$ certtool --generate-certificate --sec-param=high --load-privkey clientkey.pem  --load-ca-certificate cacert.pem --load-ca-privkey cakey.pem   --template client1.info --outfile client1cert.pem
Generating a signed certificate...
X.509 Certificate Information:
	Version: 3
	Serial Number (hex): 544bb184075bcf2e62d42003
	Validity:
		Not Before: Sat Oct 25 14:19:48 UTC 2014
		Not After: Sun Oct 25 14:19:48 UTC 2015
	Subject: CN=client1.example.com,O=example.com,C=DE
	Subject Public Key Algorithm: RSA
	Algorithm Security Level: High (3072 bits)
		Modulus (bits 3072):
			00:bb:c4:26:e1:ab:bf:ea:bc:db:b2:88:c0:6e:9a:d4
			a6:97:fc:cc:3a:8e:ae:49:69:80:35:86:0f:2d:a6:36
			e9:ac:8e:7a:04:bd:d9:4c:0f:85:d7:80:bf:5e:26:37
			38:40:20:03:9a:c2:49:ed:a1:4f:42:9e:be:28:12:a8
			00:42:6c:6e:7d:08:0d:b8:bf:72:ef:2b:2e:a6:68:40
			df:ec:97:00:75:48:f6:96:03:a9:46:71:2b:db:99:3a
			ab:28:00:01:09:60:be:7d:a3:cd:0c:44:b9:99:35:91
			04:3d:96:48:9b:26:06:ca:4f:3f:18:84:37:84:8b:8a
			b1:fd:9b:5f:00:b7:89:b6:f7:32:75:1b:cb:33:12:cc
			b0:ff:b6:05:58:08:df:54:24:da:73:4e:fd:6f:e7:2b
			59:16:5e:a7:7b:1b:86:ee:38:02:73:09:bd:a8:73:60
			eb:7f:87:12:c6:fe:b8:c4:c3:e4:ea:85:c4:43:94:5c
			dc:a3:ca:73:4a:08:0d:0a:8a:de:51:c7:c1:bf:f3:39
			91:54:cc:44:00:9c:a8:bc:0a:de:e3:20:63:04:dc:e8
			c3:52:0c:0e:34:43:8a:00:0a:19:07:d0:63:cf:c4:a3
			4e:01:52:7f:33:89:24:47:9d:e1:3d:75:5c:76:2f:f0
			91:21:ce:cd:9a:97:64:03:2e:6b:4f:31:27:cf:d2:8c
			83:83:83:82:5b:76:a4:b7:7a:43:da:d7:40:32:69:aa
			04:27:1b:40:91:04:df:ce:35:b2:d7:f6:24:9f:3b:3c
			f4:c6:f8:33:80:e3:43:c7:b0:dc:d5:42:f9:fb:0c:df
			d7:04:44:24:47:49:ca:d2:13:19:91:fa:48:31:92:4f
			5a:73:86:02:78:3c:25:75:32:f3:24:7d:e3:c6:57:68
			62:f2:a9:76:d5:81:5b:50:64:27:42:a2:6d:1e:e7:b6
			79:85:f9:31:18:33:74:08:78:91:90:e2:fe:9d:97:42
			73
		Exponent (bits 24):
			01:00:01
	Extensions:
		Basic Constraints (critical):
			Certificate Authority (CA): FALSE
		Key Purpose (not critical):
			TLS WWW Client.
		Key Usage (critical):
			Digital signature.
			Key encipherment.
		Subject Key Identifier (not critical):
			77f16cb983bae8ee1e205e5f60340bb5793af951
		Authority Key Identifier (not critical):
			51768ae1aea87f9bf1c60b103bc74db7b8b4480a
Other Information:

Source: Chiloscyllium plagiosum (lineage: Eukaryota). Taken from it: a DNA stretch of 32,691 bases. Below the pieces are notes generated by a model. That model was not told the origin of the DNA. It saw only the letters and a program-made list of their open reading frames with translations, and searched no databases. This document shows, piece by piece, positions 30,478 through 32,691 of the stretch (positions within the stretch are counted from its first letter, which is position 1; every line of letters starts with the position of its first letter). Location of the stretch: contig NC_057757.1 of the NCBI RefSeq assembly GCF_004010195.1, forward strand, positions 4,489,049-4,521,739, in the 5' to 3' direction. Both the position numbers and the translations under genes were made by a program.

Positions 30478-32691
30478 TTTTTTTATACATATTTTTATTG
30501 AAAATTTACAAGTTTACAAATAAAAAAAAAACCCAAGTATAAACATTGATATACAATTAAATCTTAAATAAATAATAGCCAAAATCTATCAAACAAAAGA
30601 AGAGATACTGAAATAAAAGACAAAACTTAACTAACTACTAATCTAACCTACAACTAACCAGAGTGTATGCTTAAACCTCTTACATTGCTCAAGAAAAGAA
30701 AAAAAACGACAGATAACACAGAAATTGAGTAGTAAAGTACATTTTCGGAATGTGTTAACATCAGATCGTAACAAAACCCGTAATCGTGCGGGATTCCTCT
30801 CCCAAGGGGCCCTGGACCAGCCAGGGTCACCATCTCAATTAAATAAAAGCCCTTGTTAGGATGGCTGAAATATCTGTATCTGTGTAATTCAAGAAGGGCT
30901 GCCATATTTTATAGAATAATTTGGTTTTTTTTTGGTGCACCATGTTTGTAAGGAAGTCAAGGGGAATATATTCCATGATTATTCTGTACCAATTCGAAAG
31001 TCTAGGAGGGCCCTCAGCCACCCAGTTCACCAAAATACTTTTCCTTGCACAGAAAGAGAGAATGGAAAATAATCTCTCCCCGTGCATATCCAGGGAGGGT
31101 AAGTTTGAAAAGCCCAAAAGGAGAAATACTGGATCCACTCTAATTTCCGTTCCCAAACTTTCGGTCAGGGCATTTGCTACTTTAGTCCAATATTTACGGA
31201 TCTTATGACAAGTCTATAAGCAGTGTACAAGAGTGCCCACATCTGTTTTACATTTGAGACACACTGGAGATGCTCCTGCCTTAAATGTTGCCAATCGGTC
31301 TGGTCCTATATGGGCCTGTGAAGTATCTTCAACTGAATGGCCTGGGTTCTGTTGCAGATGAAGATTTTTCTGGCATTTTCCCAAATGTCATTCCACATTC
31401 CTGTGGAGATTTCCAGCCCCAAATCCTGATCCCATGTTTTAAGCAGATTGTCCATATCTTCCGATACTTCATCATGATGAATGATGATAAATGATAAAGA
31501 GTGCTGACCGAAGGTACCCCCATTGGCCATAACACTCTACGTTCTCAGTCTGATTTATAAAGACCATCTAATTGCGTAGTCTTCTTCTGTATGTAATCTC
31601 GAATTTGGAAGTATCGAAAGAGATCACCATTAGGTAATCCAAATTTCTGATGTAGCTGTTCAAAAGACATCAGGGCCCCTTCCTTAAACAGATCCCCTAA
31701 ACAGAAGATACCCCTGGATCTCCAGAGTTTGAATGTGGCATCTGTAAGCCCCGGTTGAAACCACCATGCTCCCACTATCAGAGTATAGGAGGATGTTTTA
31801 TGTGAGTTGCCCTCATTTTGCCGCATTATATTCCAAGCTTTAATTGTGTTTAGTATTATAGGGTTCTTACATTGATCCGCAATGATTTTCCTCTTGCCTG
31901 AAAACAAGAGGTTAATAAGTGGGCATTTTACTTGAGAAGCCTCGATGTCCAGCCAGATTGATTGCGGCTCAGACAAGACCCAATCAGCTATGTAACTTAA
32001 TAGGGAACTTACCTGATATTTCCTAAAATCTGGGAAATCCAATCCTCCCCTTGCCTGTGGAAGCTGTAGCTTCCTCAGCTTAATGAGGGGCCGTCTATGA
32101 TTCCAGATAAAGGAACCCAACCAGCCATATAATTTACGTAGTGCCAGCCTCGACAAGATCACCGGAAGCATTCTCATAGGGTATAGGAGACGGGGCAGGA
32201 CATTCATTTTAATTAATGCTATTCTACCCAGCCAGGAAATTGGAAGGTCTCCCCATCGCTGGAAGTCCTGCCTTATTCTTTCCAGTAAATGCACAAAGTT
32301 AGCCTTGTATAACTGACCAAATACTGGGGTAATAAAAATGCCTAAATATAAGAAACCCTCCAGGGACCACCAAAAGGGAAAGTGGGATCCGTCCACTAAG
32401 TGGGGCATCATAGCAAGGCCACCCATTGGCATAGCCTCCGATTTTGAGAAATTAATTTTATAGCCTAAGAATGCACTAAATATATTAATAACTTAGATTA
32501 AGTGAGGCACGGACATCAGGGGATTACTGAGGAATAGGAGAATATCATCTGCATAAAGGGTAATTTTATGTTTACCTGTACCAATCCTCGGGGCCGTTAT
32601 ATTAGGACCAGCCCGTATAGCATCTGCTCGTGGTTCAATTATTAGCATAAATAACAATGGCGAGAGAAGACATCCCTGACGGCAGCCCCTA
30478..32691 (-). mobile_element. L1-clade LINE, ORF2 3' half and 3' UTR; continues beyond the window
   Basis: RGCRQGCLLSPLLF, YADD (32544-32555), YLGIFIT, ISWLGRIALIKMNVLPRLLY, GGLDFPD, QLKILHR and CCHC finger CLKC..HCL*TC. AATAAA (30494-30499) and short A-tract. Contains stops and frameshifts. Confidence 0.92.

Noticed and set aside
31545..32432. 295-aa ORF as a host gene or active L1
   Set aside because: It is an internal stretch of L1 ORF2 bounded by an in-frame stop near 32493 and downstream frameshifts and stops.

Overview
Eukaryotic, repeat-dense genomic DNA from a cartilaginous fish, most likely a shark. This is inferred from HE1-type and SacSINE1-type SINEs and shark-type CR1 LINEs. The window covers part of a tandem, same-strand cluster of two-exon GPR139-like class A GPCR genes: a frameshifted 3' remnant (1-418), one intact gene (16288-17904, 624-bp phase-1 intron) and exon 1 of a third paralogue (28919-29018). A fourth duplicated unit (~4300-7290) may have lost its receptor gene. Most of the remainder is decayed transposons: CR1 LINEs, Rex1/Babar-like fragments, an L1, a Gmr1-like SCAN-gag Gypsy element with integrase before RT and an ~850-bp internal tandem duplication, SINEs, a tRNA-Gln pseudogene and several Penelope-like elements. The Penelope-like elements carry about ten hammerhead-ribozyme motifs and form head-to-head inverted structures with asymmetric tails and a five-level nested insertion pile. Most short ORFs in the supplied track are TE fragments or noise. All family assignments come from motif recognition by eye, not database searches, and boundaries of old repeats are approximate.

Public Key ID:
		77f16cb983bae8ee1e205e5f60340bb5793af951
	Public key's random art:
		+--[ RSA 3072]----+
		|      ..+        |
		|       o =       |
		|        * . E    |
		|       . = . + . |
		|    . o S + . =  |
		|   . o o = o o . |
		|    .   o . . o  |
		|         o .   . |
		|       =* o.     |
		+-----------------+



Signing certificate...

We’ve just created a CA certificate and signing key, a certificate and key for the libvirt server, and a client certificate/key pair for a client (e.g. a laptop).

Now we need to install the certificates in the appropriate places:

$ sudo mkdir -p /etc/pki/CA /etc/pki/libvirt/private
$ sudo cp cacert.pem /etc/pki/CA/cacert.pem
$ sudo chmod 0644 /etc/pki/CA/cacert.pem
$ sudo cp servercert.pem /etc/pki/libvirt/servercert.pem
$ sudo chmod 0644 /etc/pki/libvirt/servercert.pem
$ sudo cp serverkey.pem /etc/pki/libvirt/private/serverkey.pem
$ sudo chmod 0600 /etc/pki/libvirt/private/serverkey.pem

Edit the libvirt configuration to listen for TLS connections and use SASL for authentication:

$ sudo vi /etc/libvirt/libvirtd.conf
# Override the default configuration which binds to all network
# interfaces. This can be a numeric IPv4/6 address, or hostname
#
listen_addr = "10.0.0.10"
auth_tls = "sasl"

On Debian you need to edit the libvirt daemon configuration to enable listening, otherwise libvirt will only accept local connection attempts:

$ sudo vi /etc/default/libvirt-bin
# options passed to libvirtd, add "-l" to listen on tcp
libvirtd_opts="-l"

Configure SASL to handle the authentication for libvirt: